There is an unfortunate tendency within modern-day Catholic evangelism to present the faith as a sort of Protestantism Plus. “We’re all Christians. We all worship the same God. We all revere the same Scriptures. We all are seeking to love Jesus. It’s great that you’re a Christian, but Catholicism is the fullness of Christianity – we have all of the seven sacraments that Christ and the apostles gave us! It’s such a gift!”
Such a statement is problematic for several reasons, but the root problem is not often addressed. The fundamental error is one of not doctrine, but the mindset and strategy of both the apologist and the potential “convert.”
The majority of people today subscribe to a seemingly self-evident framework when seeking to convince someone of the truth of their position. The sales strategy goes something like this: find what is good about position A, note the areas in which position A and position B are already in accord, and present the additional benefits of taking position B.
It seems as though it should work. After all, who would deny himself the best and settle for the mediocre middle ground? Unfortunately, how human beings should act is often entirely different from how they actually do act.
A couple of years ago, as a new breastfeeding mother, I had the opportunity to live out a real-life case study.
I was strongly in the pro-breastfeeding camp, and I noticed something quickly: no matter how gently I defended my decision, the majority of women I spoke to who chose to formula-feed their children were very, very, very offended. No matter what I said, these mothers were unable to hear about the benefits of breastfeeding without assuming I was calling them inferior mothers.
One day, a twelve-minute YouTube video popped up in my recommended videos titled “Breast Is No Longer Best.” The clickbait worked, and the wisdom therein has stuck with me ever since. The breastfeeding educator’s main argument was that breastfeeding is obviously the natural biological standard by which we must measure all infant feeding and that by pointing out the “benefits” of breastfeeding or saying “breast is best,” we are de facto granting that artificial feeding is the baseline by which we must judge the outcomes of infant feeding choices.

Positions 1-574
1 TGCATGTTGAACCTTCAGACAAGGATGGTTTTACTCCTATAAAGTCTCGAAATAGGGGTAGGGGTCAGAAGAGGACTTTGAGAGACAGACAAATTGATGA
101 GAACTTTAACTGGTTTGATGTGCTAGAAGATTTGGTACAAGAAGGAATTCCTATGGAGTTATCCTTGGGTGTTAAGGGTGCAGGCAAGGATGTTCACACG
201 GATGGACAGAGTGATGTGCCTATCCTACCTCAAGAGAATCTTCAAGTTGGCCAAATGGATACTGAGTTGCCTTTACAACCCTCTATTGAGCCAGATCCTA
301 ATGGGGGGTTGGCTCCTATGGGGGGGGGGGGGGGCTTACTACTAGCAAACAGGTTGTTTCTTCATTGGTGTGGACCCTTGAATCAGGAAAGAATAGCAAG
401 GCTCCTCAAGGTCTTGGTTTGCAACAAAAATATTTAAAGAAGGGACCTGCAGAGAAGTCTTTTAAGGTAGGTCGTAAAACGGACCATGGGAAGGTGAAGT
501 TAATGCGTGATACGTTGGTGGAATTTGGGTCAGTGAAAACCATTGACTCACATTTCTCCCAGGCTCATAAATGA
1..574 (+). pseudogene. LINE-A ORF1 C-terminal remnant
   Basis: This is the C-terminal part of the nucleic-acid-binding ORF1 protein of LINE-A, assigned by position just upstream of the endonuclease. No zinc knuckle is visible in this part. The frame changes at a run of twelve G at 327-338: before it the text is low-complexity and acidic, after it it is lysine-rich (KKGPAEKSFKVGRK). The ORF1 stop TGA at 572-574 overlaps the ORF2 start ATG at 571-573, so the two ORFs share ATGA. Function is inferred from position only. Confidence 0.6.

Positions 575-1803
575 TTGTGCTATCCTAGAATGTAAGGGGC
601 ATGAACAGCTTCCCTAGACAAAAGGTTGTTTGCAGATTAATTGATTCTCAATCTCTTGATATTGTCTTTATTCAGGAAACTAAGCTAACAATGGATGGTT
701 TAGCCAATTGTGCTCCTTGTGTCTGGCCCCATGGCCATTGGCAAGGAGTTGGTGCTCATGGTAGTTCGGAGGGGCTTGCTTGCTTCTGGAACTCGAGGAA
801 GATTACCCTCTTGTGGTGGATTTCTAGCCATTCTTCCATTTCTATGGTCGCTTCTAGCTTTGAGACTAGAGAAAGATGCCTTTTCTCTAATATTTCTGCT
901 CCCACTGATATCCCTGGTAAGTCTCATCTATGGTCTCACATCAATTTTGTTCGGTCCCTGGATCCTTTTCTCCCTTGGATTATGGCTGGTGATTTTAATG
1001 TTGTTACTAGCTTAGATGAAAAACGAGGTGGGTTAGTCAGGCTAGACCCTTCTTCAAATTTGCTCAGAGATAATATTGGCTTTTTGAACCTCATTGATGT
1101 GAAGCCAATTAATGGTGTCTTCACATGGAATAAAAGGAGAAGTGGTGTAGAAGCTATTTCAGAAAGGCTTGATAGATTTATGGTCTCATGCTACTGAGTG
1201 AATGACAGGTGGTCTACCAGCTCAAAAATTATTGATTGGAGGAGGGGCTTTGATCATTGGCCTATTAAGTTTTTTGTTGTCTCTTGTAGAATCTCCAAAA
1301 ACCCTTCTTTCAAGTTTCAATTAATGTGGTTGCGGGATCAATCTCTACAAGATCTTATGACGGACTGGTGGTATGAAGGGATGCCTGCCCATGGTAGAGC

As uncomfortable as it may be to say so, the fact of the matter is not that breastfeeding statistically “makes babies healthier.” It is that artificial feeding statistically makes babies sicker!
This same granting of a false baseline is exactly what we see with so many Catholic evangelists. It grants Protestantism the baseline by presenting Christianity as a hazy concept from the get-go, some vague idea of “we all agree on Jesus.” This concept of Christianity is antithetical to Catholicism as the one true Church…and essential to broadly defined Protestantism!
I realized that the sales strategy I laid out above, whether in apologetics for breastfeeding or Catholicism, is poor. It is particularly poor because it seems so self-evidently reasonable that it is easy to fall into.
For as long as I continued to discuss the minefield of infant feeding, I chose to hold to another sales strategy, and I have sought to use that same mindset when defending the Catholic faith: gain a firm understanding of why position B is correct, mentally note the areas in which position A is genuinely in agreement with position B, boldly go on the offensive in areas in which position A is not in agreement with position B, and present the ways in which position A fails to meet the baseline of position B and is therefore inferior.
This may sound clinical, or, in the case of discussing infant feeding, harsh. To the contrary, I believe that it is an act of genuine charity to aid others in making truly informed decisions on important matters, even when it opens us up to retaliation.
If a new mother struggling to nurse through a painful breast infection is told, “Well, your baby might miss out on a few extra benefits of breastfeeding if you quit,” is she likely to be resolute in following her intentions to breastfeed? Is she likely to stand fast when her mother begs to take a turn feeding her grandchild? When she finds herself in a public place with a screaming baby who refuses to latch?
If a Protestant who wants to follow Jesus Christ wherever He leads is told, “Well, you might miss out on a few extra sacraments if you don’t become Catholic,” is that person likely to keep seeking the whole truth or settle for “good enough”? Is that person likely to give up his career as a Protestant pastor? To give up peace with his obstinately Protestant wife?
Following truth is hard. It’s brutal at times. It’s painful. And it’s made even harder when well meaning people seek to undermine the importance of doing just that by telling us, one way or another, to settle for the middle ground.
Furthermore, for those who choose to place emotion over intellect in guiding their will, there is little that can mitigate the hurt they feel when their choices are criticized. While this does mean we must be charitable and patient, it does not mean we must choose protecting feelings over defending important matters of truth when these two things conflict.
Soothing broken and wounded hearts is important. Understanding is important. Gentleness is important. But nothing – nothing at all – is more important than the eternal salvation of precious human souls made in the image of God.
May our evangelism and apologetics ever be guided by this ultimate truth.
Stefanie Nicholas is an unexpected Catholic convert from a (very lapsed) Greek Orthodox background. The history of the Crusades played a positive role in her faith journey, and she believes firmly that the Rosary will save the world. Readers can connect with her on Facebook and follow her on Twitter @StefMNicholas.